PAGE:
6. In 1973-74, police carried out over 3,500 raids in the Walled City and seized more than 4,000 pounds of drugs.
In the 1970s, there were anti-corruption campaigns that removed the criminal elements in the police and weakened the Triads. After that, police launched a massive series of raids and arrested more than 2,500 people. Most of the city’s residents supported the police, and the raids continued over the years and made a significant impact. In 1983, police announced that the crime rate in the Walled City was under control.(1,2)
7. Despite high crime rates in the city, most residents were ordinary, law-abiding citizens. Many of them got involved in community groups to try to improve life in the Walled City.
There were a variety of legitimate businesses and institutions in the city. Interestingly, many of them had to share space. For instance, there were schools and hair salons that were converted into strip clubs and gambling halls at night.
One of the ways residents cooperated to improve the city was by creating a working water system. They worked together to dig wells and build thousands of pipes that wound through the buildings. Pumping the water required a lot of electricity, and residents took turns conserving power so that the water could be shared successfully. The Triads also worked with residents and acted as a kind of city council as they settled disputes between businesses, organized a garbage disposal system, and created a volunteer fire department.(1,2,3)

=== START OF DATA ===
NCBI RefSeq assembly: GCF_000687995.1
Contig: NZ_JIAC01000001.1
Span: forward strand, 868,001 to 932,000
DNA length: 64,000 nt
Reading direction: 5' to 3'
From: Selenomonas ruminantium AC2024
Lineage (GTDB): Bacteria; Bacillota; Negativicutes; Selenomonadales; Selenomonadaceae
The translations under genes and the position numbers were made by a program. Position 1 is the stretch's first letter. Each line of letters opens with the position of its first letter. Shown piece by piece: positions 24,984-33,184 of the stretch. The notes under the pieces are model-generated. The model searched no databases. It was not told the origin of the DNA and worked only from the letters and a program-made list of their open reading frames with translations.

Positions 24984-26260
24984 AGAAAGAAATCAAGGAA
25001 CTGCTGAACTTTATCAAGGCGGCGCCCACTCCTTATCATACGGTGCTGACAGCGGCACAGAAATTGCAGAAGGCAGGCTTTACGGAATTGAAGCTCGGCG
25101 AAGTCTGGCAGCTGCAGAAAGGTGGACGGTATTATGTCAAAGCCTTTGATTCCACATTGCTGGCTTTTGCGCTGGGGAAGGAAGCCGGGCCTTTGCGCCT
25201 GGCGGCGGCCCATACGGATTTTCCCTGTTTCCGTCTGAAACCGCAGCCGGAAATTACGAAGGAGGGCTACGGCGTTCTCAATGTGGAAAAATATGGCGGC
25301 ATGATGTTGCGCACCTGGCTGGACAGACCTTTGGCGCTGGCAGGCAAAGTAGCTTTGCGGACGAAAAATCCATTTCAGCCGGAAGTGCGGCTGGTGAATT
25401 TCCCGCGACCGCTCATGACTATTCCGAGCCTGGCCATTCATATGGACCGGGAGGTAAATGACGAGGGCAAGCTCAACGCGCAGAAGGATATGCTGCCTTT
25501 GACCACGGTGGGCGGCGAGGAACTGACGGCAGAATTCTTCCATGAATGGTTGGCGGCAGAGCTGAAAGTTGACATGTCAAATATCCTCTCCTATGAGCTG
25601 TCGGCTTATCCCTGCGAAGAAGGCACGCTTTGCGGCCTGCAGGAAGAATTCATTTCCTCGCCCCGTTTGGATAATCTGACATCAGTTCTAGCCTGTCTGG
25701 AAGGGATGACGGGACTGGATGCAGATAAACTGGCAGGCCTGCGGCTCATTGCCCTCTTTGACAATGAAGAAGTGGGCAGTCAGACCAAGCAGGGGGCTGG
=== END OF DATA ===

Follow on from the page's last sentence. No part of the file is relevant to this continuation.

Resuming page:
8. In the 1980’s, both the British and Chinese governments wanted the city to be demolished. So, they gave $350 million in compensation to residents and businesses and kicked them out of the city.
Authorities said they were concerned with the quality of life in the city, especially the poor sanitary conditions. So, in 1987, they announced their plans to demolish it. Some of the residents weren’t satisfied with the compensation and had to be forcibly evicted. After the residents found new homes, many of them said they considered their experience living in the Walled City as a happier time.(1,2)
9. In 1993, the city was demolished and turned into a park.